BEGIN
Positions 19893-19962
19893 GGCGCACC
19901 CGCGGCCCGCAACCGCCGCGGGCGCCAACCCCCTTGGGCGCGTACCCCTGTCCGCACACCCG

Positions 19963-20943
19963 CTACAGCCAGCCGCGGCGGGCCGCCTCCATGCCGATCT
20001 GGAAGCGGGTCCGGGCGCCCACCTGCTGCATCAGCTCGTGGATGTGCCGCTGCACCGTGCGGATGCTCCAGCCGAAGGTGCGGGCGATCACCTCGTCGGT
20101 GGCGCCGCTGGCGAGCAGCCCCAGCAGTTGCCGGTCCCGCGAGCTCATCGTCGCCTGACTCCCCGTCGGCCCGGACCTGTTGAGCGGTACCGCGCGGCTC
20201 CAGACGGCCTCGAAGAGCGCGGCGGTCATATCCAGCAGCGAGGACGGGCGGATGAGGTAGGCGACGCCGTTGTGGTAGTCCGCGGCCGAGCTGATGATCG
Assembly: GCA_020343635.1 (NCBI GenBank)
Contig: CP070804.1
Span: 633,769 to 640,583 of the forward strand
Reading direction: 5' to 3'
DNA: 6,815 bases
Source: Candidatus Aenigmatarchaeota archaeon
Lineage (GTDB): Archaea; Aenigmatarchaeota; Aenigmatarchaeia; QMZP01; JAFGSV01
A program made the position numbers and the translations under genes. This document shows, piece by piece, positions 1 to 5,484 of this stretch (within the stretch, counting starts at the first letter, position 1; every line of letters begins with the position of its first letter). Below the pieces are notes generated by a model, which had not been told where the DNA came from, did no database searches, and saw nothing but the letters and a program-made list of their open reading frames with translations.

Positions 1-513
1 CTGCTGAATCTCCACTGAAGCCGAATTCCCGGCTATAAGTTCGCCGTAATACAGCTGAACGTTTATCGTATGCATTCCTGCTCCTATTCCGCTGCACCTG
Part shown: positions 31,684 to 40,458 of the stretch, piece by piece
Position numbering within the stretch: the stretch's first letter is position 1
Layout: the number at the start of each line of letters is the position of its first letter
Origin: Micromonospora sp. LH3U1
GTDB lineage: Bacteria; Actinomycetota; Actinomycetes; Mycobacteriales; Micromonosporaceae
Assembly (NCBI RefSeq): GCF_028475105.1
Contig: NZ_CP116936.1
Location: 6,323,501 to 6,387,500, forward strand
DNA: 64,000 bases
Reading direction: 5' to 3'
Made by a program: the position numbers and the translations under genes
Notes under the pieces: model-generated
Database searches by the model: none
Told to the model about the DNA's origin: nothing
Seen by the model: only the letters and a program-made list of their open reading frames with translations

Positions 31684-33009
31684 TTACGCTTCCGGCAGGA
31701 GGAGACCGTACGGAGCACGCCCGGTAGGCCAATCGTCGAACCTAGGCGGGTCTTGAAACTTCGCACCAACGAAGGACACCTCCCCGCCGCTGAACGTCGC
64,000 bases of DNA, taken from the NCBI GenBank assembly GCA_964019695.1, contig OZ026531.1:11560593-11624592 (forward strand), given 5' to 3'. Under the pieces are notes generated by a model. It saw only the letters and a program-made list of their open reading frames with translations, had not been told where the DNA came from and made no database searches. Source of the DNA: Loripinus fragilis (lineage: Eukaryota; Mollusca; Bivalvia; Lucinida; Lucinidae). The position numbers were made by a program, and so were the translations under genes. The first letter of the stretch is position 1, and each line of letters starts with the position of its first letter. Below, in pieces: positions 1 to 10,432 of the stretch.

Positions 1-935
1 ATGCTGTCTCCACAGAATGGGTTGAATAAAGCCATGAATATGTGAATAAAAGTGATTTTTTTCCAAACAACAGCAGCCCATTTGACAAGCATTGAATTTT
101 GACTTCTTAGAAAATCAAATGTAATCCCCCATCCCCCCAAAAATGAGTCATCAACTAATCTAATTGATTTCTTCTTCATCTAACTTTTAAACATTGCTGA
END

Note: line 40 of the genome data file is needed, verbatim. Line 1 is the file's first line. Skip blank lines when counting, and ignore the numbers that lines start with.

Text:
101 GACTTCTTAGAAAATCAAATGTAATCCCCCATCCCCCCAAAAATGAGTCATCAACTAATCTAATTGATTTCTTCTTCATCTAACTTTTAAACATTGCTGA